– Pay extra special attention to where the prizes can be sent. MB is USA/CAN only; the Thief series book is INTERNATIONAL.
– You must be 13 years old or older.
– Only one IP address per entry. I’m sorry if you and your flatmate both want to enter, but this is my way to weed out cheaters.
– The chosen winners will have 48 hours to respond to my email with their mailing addresses.
– If said winners does not respond in the time specified, new winners will be chosen.

Enter using the Rafflecopter below and then use this link to keep hopping.

a Rafflecopter giveaway

Also, there’s no way to get points for commenting, but you know I love your faces dearly, so please feel free to say hello. 🙂

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Cover Love #14

May I just say that I LOVE international covers? I love seeing the way each country interprets a story that I enjoy in a fresh way. A long, long time ago (May) I showed you all different versions of Tahereh Mafi’s Shatter Me. (You can read that post here, and let me just say the Swedes knocked it out of the park.)

This week, I’d like to show you more international covers, this time of one of my all-time favorite fantasy books, The Girl of Fire and Thorns by Rae Carson.

Now, I’m afraid I’m not nearly ambitious enough to hunt down all the covers myself. Another blog, Pitch Dark, found a whole bunch and did their own rating. What I’m doing here is simply reposting the covers and giving my own take, so I take no credit for wrangling together the covers whatsoever. Once you’ve finished reading, please take the time to read the original post. It’s pretty rad.

First, the US cover:

This is the one most of us are familiar with. This is also the one that most people seem to love. I am not one of them. It’s certainly not a bad cover, but I admit that it just didn’t grab me, which is why I delayed so long in reading it.

Then there’s the US ARC cover (what they used before settling on the cover above):

Not awful. The whole swirling hair, pretty dress thing is awfully boring, and Elisa is too model-like, but I love the blues and the desert background. Then again, the orange of the finished product better connotes the “fire” of “fire and thorns,” don’t you think?

Next up, the UK cover:

I think… I think I like this one. The font isn’t bad, the desert is there, and Elisa looks wicked awesome. THAT’S our Maleficio! You go, girl. (Side note: Does anyone know why the Brits shortened the title to just Fire and Thorns?)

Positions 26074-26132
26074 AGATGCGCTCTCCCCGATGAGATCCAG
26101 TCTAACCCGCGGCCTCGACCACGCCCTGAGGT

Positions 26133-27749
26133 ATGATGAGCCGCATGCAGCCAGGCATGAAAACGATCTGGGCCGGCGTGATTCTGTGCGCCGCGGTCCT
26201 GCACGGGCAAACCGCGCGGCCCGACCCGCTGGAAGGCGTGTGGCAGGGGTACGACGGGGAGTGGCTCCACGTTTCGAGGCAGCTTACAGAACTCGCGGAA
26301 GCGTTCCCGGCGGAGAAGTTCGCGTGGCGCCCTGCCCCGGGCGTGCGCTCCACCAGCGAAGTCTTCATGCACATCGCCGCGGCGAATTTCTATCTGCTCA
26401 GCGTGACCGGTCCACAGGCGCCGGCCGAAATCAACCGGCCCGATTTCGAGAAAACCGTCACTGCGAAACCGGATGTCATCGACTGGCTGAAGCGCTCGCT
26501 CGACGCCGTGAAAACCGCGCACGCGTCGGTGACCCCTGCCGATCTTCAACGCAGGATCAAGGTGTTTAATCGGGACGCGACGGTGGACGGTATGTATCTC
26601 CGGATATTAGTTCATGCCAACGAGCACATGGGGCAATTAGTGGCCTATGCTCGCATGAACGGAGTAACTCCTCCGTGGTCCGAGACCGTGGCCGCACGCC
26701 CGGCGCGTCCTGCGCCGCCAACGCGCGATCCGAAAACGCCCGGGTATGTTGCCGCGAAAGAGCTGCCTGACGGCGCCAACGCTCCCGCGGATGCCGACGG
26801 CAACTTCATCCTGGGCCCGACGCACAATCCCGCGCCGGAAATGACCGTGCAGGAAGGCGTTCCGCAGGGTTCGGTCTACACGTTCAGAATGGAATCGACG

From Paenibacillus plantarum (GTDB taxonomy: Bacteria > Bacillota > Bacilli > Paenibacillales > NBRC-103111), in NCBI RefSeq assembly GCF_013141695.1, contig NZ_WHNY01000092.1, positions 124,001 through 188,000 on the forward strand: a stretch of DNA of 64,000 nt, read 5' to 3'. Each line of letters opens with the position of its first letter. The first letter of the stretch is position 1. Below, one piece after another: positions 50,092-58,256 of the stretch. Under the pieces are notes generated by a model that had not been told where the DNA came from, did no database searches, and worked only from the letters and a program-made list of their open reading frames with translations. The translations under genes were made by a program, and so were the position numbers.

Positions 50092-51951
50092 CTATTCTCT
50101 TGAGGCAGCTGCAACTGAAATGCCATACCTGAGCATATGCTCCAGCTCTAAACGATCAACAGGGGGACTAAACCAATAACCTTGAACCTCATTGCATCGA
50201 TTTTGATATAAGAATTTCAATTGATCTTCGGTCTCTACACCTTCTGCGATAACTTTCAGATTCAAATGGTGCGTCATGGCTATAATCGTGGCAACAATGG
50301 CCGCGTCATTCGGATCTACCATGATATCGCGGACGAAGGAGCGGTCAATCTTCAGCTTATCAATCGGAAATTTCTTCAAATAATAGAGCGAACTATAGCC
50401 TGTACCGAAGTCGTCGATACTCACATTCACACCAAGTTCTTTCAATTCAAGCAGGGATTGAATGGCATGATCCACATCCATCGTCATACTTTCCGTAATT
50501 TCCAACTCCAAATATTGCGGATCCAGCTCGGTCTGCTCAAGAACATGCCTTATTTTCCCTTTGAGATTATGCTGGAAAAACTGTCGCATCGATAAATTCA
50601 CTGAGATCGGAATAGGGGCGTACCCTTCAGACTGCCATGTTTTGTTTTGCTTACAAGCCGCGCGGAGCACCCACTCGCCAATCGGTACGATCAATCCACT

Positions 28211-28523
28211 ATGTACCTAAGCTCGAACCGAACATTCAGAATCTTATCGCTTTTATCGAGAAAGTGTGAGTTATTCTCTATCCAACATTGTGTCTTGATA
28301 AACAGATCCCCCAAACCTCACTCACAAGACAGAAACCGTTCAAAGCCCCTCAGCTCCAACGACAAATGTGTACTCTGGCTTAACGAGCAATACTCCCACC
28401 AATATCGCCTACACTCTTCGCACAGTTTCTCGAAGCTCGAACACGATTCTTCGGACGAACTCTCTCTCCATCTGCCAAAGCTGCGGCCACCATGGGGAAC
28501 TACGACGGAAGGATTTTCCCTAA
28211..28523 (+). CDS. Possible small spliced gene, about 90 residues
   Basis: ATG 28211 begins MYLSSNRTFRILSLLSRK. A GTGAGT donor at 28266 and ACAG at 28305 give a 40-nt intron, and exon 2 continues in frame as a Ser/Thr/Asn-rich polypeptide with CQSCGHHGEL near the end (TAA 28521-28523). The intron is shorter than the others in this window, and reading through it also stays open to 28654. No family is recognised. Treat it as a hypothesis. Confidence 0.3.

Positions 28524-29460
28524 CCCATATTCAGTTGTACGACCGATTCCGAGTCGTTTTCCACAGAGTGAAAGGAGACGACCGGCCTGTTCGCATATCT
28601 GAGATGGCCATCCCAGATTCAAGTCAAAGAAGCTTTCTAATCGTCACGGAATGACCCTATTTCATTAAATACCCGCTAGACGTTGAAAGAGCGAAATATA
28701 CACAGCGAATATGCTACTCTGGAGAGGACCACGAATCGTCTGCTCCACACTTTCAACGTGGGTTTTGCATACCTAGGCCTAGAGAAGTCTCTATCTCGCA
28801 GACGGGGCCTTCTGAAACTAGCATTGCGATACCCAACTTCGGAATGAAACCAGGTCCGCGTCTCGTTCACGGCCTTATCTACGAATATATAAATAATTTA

Now we jump across the Channel to France to see what they’ve cooked up:

*cough* Well, impending wardrobe malfunction aside (seriously, who can fight in that?!), this is a pretty cool cover. Elisa looks all mysterious with her shimmery hood and bedazzled bottoms, AND she has a sword. What I think I like best, though, is that this cover has the clearest depiction of the Godstone. It really is a part of her, rather than a floaty blue stone like in the US cover. And for those curious, Google Translate says the cover translates to The Girl of Embers and Brambles. Hmm.

Let’s see if the Italians can best their Gallic neighbors:

Well, this is… interesting. The cover certainly screams fantasy (what a sword!), but I’m not fond of the way they depict Elisa. Also, The Fire and The Rose? Huh? That makes it sound like a romance novel. I suppose Elisa, as the female, is supposed to be the rose, so who is the fire? Humberto? Alejandro? Her alter-ego, Maleficio? Okay, that last one would be pretty cool.

Now it’s Germany‘s turn to show off their cover:

Oooh, pretty. I love the fiery Godstone hanging front and center. According to Google, the title translates to either The Flint or The Fire Stone. I’m betting on the latter. I love that this cover marries the blues of the US ARC with the need for fire. Sadly, the Germans receive negative points for the cheesy tagline: A magical journey begins. Ugh.

And last, but certainly not least, the Turkish cover:

If I didn’t know the story, I might like the cover. Sure, it’s a pretty girl in a dress, but the cover’s pretty atmospheric. However, since I do know the story, this cover only makes me frown. How does this represent TGoF&T at all? That’s a skinny, white redhead in a pretty dress. There’s no Elisa, no Godstone, no desert. Like the Brits, the Turks have shortened the title to Fire and Thorn. Why “thorn” is singular, I don’t know. (I can’t read the tagline. Would anyone with better eyes volunteer?)

I think, for me, the Germans win. Can’t you just picture it on my shelf next to a copy of Seraphina? Never mind that it wouldn’t be alphabetical. I would BEND THE RULES.

Which cover do you like best?

To join Cover Love:

1. Follow Bookshelvers Anonymous as the host of the meme (my work, so I get credit. No stealing).
2. Find a cover that just makes you go wild with designer delight.
3. Highlight said cover in a Thursday post. Here and here are my two previous Cover Love posts for reference.
4. Link back to Bookshelvers Anonymous somewhere in your post (when I do other blogs’ memes, I put the meme button at the top of the page and then link in the button’s caption).